Yes, this typically is very hard to understand. Because one must first unlearn advertising myths and hearsay. Protector and protection are different components of a 'protection system'.

A reliable facility can have no protectors. But it must always have earthing - the protection.

Either a protector connects low impedance (ie 'less than 10 feet') to what does protection - earth ground. Or it only claims to protect from other (often not destructive) anomalies. Don't ignore that number.

So back to a Surgex or a UPS. Where is the always required and short connection to earth? None exists. Surgex spec numbers define a filter that will somehow block or absorb what three miles of sky could not stop? UPS claims near zero surge protection that gets hyped by hearsay into 100% protection? In both cases, no low impedance connection to what does protection - earth ground.

BTW, other surges exist. A USB device consuming too much power creates a different surge. Again, the word 'surge' describes something completely unrelated. The word 'surge' is even used to define a computer's undersized power supply. So what is one surge protector that protects from all these?

Without specific numbers, we have little idea which 'surge' is being addressed. Above discusses the one surge that does damage because it hunts for earth ground destructively via appliances (ie a Mac).

And yes, some surge protectors earth even direct lightning strikes harmlessly. Even the protector is unharmed. But most of your attention should focus on what does protection - single point earth ground.

Last edited by westom; May 7, 2013 at 11:43 PM.
westom is offline   0 Reply With Quote
Old May 8, 2013, 12:33 PM   #38
2Turbo
Thread Starter
macrumors 6502
 
Join Date: Feb 2011
Again, I'm really sorry but I just don't understand your point. Can you speak in terms a normal personal can understand, please? It seems like you're saying the SurgeX & UPS are mostly marketing gimmicks and aren't worth wasting the money on, is this what you're saying? Please just a simple message I can understand.
2Turbo is offline   0 Reply With Quote
Old May 8, 2013, 02:19 PM   #39
Nuke61
macrumors 6502
 
Join Date: Jan 2013
Location: Columbia, SC
Quote:
Originally Posted by westom View Post
Surgex is a series mode filter. It will somehow stop what three miles of sky could not? Of course not.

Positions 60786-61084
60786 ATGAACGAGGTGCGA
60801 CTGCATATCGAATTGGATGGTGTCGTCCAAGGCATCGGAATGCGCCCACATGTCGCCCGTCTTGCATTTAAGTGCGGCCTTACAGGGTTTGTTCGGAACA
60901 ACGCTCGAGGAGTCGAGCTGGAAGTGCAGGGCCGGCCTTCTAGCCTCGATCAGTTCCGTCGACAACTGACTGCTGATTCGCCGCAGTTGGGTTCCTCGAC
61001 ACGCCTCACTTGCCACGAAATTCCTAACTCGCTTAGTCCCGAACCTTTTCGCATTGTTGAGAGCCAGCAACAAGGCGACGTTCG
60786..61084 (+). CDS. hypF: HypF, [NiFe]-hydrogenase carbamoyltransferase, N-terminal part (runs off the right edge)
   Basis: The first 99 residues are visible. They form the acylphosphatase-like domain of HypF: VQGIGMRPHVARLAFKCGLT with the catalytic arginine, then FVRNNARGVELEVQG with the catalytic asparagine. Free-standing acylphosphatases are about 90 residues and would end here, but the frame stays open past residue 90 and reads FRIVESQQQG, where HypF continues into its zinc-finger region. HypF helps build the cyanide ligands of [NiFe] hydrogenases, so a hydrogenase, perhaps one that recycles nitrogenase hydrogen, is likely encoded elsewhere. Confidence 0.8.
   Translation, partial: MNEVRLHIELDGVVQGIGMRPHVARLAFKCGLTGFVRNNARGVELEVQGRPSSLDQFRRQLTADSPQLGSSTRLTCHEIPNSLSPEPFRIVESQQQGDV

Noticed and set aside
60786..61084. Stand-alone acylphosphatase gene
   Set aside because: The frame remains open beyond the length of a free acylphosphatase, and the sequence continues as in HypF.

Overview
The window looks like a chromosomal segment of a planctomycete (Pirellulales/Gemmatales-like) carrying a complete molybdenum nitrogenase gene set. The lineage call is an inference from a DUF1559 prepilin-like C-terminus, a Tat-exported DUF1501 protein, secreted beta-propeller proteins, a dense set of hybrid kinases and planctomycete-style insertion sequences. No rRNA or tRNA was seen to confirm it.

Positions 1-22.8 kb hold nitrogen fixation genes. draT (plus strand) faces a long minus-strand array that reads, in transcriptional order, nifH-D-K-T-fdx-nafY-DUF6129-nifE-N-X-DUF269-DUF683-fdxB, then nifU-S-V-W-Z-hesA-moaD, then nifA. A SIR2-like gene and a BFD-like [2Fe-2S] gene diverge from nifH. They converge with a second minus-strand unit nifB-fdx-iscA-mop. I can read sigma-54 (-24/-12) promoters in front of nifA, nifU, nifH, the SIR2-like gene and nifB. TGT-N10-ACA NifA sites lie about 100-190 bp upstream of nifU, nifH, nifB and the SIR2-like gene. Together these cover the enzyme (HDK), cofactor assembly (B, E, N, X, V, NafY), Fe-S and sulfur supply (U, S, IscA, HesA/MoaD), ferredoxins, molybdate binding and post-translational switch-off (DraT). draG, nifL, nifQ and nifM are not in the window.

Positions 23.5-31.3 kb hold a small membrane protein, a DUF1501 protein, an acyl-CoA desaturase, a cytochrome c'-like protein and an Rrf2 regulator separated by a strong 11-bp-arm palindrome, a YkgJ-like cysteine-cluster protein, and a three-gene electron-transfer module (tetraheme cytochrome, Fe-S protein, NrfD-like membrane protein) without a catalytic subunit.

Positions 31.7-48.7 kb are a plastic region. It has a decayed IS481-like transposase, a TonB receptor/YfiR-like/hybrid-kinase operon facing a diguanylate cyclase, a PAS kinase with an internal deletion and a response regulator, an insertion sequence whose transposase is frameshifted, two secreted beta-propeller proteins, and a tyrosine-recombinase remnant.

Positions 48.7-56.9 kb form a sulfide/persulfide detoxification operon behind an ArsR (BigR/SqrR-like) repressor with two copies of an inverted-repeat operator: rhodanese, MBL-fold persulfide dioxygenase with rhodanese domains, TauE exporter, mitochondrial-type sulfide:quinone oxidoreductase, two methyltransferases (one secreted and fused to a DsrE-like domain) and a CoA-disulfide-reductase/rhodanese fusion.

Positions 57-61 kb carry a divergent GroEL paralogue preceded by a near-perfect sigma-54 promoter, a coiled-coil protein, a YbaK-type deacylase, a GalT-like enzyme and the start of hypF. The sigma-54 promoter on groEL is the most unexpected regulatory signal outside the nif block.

Once again you're bringing up a lightning strike when nobody else is talking about a lightning strike, just ordinary power loss and regaining power.

Quote:
BTW, it forgets to mention that a surge on its safety ground wire bypasses the Surgex and therefore bypasses protection provided by a Mac's power supply. They forgot to mention that part.
If you get a surge on the GROUND wire, then you've got much bigger problems than a simple voltage spike, you've got a lighting strike nearby. Once again, nobody has brought up lighting strikes except you.

Quote:
Martzloff (and Nuke61) discuss some surge sources including switching transients and lightning. These occur during normal operation or belore power is lost (not during power restoration).
It is absolutely FALSE that surges/spikes don't happen during power restoration. It is exactly the opposite, that it's *more* likely that they will happen during power restoration than during normal operation, because during normal operation the grid dispatch operators have very good idea of the loads on the grid, and switch in generation or voltage boost/buck as needed to support the mostly known loads. After a large power loss, they simply don't know with the same level of certainty how much load is on their system, and thus, the generation needed to get the proper voltage. They might switch in far too little or far too much generation capacity, and then counter it by switching again, either picking up or dropping generation or even large loads that can be dispatched by grid control. The result? Voltage swings and spikes as they switch loads and generation in and out until they match.

Last edited by Nuke61; May 8, 2013 at 07:40 PM.
Nuke61 is offline   0 Reply With Quote
Old May 8, 2013, 02:34 PM   #40
sash
macrumors 6502a
 
Join Date: Nov 2004
Quote:
Originally Posted by 2Turbo View Post
So can I just get a good surge protector and call it a day? Seems like the rare time it might go out, there will be minimal if any data loss.
I absolutely hate the idea of the data loss, so these 15-20 min an UPS can give me to save my work / finish what I'm working on are more than welcome. I also use surge protection combined with UPS. Maybe it's an overkill, I'm not sure.
__________________
Mac Pro 2 x 2,8 GHz Quad-Core (2008), Mac Pro 2 x 2,4 GHz Quad-Core (2010), 2 x LED Cinema Display, Apple Cinema HD 30", MacBook Pro 17", iPad 64/3G, iPhone 4/32 etc.
kept alive by vertaalbureau
sash is offline   0 Reply With Quote

Reply
MacRumors Forums > Apple Hardware > Desktops > iMac

Thread Tools Search this Thread
Search this Thread:

Advanced Search
Display Modes

Similar Threads
thread Thread Starter Forum Replies Last Post
UPS in transit: Hold at UPS facility? Eldiablojoe iPhone 11 Sep 22, 2014 09:12 AM
Ups milesc3 iMac 5 Jun 1, 2014 05:09 AM
Is a UPS really necessary? sabester24 iMac 45 Mar 2, 2013 04:43 PM
Which UPS? virginblue4 iMac 18 Feb 23, 2013 03:47 PM
Hard drive got wipe & i ant got back ups or boot ups cyclone696 Mac Applications and Mac App Store 6 Aug 11, 2012 10:26 PM

Forum Jump

All times are GMT -5. The time now is 05:01 AM.

Mac Rumors | Mac | iPhone | iPhone Game Reviews | iPhone Apps

Mobile Version | Fixed | Fluid | Fluid HD
Copyright 2002-2013, MacRumors.com, LLC